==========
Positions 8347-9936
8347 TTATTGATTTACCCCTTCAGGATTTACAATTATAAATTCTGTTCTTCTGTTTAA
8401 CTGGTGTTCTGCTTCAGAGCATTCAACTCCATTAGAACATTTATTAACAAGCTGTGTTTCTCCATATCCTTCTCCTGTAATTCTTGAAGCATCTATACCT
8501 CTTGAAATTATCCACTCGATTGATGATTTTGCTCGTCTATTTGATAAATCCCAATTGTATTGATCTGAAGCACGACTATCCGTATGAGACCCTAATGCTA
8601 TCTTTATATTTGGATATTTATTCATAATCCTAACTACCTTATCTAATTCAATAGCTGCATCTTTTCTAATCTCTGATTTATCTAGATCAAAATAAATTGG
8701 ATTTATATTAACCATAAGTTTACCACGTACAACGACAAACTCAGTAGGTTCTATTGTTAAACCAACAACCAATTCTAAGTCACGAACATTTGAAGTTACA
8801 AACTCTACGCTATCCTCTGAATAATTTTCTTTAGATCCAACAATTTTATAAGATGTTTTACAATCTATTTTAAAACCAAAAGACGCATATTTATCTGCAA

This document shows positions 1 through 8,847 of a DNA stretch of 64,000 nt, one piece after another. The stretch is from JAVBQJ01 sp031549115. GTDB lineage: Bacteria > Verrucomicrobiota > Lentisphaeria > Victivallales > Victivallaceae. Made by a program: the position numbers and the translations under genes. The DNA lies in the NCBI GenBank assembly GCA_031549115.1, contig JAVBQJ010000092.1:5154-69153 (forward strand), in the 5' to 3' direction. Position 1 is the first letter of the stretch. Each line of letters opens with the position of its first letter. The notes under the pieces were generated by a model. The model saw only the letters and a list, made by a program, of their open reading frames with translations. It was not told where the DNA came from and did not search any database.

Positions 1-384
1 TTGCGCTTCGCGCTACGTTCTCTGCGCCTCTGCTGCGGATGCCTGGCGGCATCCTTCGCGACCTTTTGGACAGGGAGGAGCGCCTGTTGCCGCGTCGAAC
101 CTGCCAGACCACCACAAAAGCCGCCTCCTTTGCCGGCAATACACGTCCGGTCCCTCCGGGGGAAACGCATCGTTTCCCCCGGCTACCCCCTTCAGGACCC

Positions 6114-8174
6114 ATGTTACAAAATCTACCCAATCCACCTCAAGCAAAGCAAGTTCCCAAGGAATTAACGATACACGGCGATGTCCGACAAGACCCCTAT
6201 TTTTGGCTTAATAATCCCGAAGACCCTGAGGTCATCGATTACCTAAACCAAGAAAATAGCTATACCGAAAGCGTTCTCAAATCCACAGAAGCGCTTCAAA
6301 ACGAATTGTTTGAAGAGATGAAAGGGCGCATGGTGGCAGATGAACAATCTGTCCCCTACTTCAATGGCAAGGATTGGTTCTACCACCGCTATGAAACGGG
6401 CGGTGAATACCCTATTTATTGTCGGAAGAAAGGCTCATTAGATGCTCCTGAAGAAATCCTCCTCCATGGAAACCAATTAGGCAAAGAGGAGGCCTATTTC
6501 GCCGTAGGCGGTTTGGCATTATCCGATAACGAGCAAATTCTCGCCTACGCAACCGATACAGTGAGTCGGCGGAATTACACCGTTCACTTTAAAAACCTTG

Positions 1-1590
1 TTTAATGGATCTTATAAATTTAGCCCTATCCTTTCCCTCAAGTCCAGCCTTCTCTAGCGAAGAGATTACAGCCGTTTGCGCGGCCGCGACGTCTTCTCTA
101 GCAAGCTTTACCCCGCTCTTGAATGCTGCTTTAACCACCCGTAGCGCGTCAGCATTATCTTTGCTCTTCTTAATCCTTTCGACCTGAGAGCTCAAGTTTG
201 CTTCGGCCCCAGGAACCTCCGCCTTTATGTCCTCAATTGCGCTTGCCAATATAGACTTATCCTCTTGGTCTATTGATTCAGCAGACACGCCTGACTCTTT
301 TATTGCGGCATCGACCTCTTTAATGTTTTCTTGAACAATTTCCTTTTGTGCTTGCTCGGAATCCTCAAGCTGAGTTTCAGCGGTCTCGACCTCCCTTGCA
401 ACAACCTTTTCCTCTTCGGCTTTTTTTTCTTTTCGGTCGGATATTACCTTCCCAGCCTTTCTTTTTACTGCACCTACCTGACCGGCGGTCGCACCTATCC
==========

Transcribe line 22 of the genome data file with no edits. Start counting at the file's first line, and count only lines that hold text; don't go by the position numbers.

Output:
301 TATTGCGGCATCGACCTCTTTAATGTTTTCTTGAACAATTTCCTTTTGTGCTTGCTCGGAATCCTCAAGCTGAGTTTCAGCGGTCTCGACCTCCCTTGCA